Weight: 11.3 oz. (men’s medium)
Waterproofing: 2.5L H2No
What we like: Typical Patagonia build quality and good performance in moderate conditions.
What we don’t: You can spend less for similar weather protection.
See the Men's Patagonia Torrentshell See the Women's Patagonia Torrentshell
Patagonia’s Torrentshell is a common sight on the streets and muddy trails of the Pacific Northwest. Its reliable weather protection, lightweight materials, and good looks make it an everyday staple. The jacket isn’t a standout in terms of value—most of its direct competitors cost about $30 less—but it’s a versatile shell that delivers typical Patagonia quality. Below we break down the Torrentshell’s water and wind protection, breathability, weight and packability, durability, fit and sizing, and more. To see how it stacks up to the competition, see our article on the best rain jackets.
The Patagonia Torrentshell doesn’t provide bombproof protection, but considering its lightweight build, the jacket performs surprisingly well in extended rain and wind. With an in-house 2.5-layer waterproof design, the jacket has shrugged off years of Seattle drizzle while commuting and wearing around town. The exterior will start to absorb moisture in heavy rain, which can press the wet material against your skin, but the DWR coating and windproof exterior offer more than enough protection for daily wear and moderate outdoor use. And its packable nature means we consistently stuff into its our suitcases, backpacks, and bike panniers in case of an unexpected storm.
For the most part, the jacket has the features we want in a rain shell in its price range. The hood fits great and offers excellent coverage, and it’s easy to adjust the hem and cuffs to seal out cold and wet weather. One feature that we’ve never liked, however, is the center flaps that cover the main zipper. Unlike most competitors that use a single large piece of fabric that secures with Velcro, the Torrentshell has two small, unsecured overlapping flaps. Not only does the material occasionally get caught in the zipper on its way up, but it doesn’t always stay in place and we often have to re-flatten the two pieces throughout the day. There is a secondary storm flap underneath the zipper to prevent leaking, but we prefer the more foolproof design of jackets like the Marmot PreCip Eco and The North Face Venture 2.
As with weather protection, it’s important to have reasonable expectations in terms of the Torrentshell’s breathability. At $129, this is not a high-performance piece, so you’ll quickly overheat and feel clammy as you work up a sweat. There are pit zips to help regulate body temperature, but we’ve found the Marmot PreCip Eco is the better breather overall when opening its mesh hand pockets (the Torrentshell’s pockets are a solid nylon). For uses like cold-weather hiking and snowshoeing, the Torrentshell will do the trick if you layer right, but its best uses are light activities like walking or hanging out around camp. If you need a packable waterproof shell with greater breathability, the Outdoor Research Interstellar, Arc’teryx Zeta SL, and REI Co-op Drypoint GTX are great options, but they are about double the price of the Torrentshell.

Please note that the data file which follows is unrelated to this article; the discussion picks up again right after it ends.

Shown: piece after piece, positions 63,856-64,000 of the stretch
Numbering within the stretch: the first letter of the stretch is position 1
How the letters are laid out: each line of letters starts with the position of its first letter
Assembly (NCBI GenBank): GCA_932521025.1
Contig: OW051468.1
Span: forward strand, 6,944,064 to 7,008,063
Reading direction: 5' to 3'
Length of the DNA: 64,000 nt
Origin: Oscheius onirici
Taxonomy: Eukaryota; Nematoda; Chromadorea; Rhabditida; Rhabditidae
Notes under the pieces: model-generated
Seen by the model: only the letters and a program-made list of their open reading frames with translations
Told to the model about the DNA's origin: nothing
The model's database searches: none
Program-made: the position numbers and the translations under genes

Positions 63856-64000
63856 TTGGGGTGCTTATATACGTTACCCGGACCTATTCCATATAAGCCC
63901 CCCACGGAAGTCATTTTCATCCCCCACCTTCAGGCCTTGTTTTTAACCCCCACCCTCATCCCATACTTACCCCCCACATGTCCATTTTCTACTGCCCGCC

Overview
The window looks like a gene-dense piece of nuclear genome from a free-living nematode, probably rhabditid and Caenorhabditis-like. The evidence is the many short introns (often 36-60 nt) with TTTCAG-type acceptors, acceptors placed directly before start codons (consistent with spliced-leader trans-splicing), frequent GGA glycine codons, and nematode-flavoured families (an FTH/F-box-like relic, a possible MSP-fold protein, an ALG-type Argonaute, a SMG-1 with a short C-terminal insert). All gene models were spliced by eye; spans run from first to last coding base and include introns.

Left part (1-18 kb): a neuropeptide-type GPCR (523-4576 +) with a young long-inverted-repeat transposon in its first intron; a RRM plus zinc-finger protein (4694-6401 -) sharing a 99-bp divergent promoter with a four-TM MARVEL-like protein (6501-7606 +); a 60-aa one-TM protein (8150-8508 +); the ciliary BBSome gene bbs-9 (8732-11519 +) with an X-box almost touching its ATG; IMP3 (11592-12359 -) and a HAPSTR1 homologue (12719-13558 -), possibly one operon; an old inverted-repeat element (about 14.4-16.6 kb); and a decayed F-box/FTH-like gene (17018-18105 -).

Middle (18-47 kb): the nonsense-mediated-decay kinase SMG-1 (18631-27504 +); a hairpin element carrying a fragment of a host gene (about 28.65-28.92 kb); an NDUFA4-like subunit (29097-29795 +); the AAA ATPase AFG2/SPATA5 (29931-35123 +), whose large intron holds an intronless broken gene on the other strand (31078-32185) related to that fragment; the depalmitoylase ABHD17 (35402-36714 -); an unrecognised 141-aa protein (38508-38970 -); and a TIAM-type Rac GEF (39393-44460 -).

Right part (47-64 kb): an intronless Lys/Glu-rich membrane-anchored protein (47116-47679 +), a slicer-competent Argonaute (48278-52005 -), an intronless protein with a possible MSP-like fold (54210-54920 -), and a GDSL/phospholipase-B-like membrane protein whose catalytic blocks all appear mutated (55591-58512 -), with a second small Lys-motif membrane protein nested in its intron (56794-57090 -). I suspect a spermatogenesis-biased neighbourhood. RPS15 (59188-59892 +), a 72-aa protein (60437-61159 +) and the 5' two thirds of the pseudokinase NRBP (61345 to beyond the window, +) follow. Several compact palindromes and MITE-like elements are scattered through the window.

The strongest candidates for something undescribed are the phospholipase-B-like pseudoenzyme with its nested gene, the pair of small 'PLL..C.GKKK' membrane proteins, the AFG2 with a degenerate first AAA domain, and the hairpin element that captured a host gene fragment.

The Torrentshell doesn’t offer best-in-class weight, but it’s not far off. Our men’s medium weighs 11.3 ounces on our scale (Patagonia lists it at 12.1 oz.), which is around an ounce more than the Marmot PreCip Eco. Another popular 2.5-layer rain shell is The North Face Venture 2, which slightly outweighs the Torrentshell at 11.6 ounces. Patagonia makes a lighter rain jacket in the Stretch Rainshadow (10.8 oz.), but that model is $70 more expensive and has more of an alpine focus with a helmet-compatible hood and stretchy construction (for more, see our in-depth Stretch Rainshadow review). For an everyday design that you’ll haul around on occasion, we think the Torrentshell’s weight is very reasonable.
The same goes for packability: the Torrentshell stuffs easily into its left-hand pocket and secures with a two-sided zipper. Fully compressed, the jacket is a little larger than the PreCip Eco, but both are approximately the size of a large grapefruit. We’ve never had issues stuffing the Torrentshell into packs and suitcases, and we’ve stored it many times underneath a seat in our car for emergency use. Moreover, in a nod to their climbing roots, Patagonia includes a reinforced loop on the stuff pocket for securing to a climbing harness.
Similar to most lightweight rain jackets in its price range, the Torrentshell isn’t a standout in long-term durability. The biggest culprit of any 2.5-layer shell is the inner lining, which can break down and peel away over time. The Torrentshell does a good job avoiding this issue for the most part, and we’ve gotten years of wear out of our jackets. Overall, it’s nicely made with smooth zippers, quality Velcro at the cuffs, and toggle and cord adjusters that have held up to years of consistent use. For a budget-oriented shell, you can’t ask for much more.
The Torrentshell’s build quality stacks up well to its main competitors, but the problem is those alternatives are about $30 cheaper. Marmot’s PreCip Eco is a great example of a jacket that delivers similar performance, features, and fit and finish, but at $100 instead of the Torrentshell’s $129. You do get little niceties with the Patagonia like a patch of fleece at the back of the neck, and the shell fabric does feel slightly thicker, but it hardly justifies a jump in price in our eyes.
Features: Hood and Pockets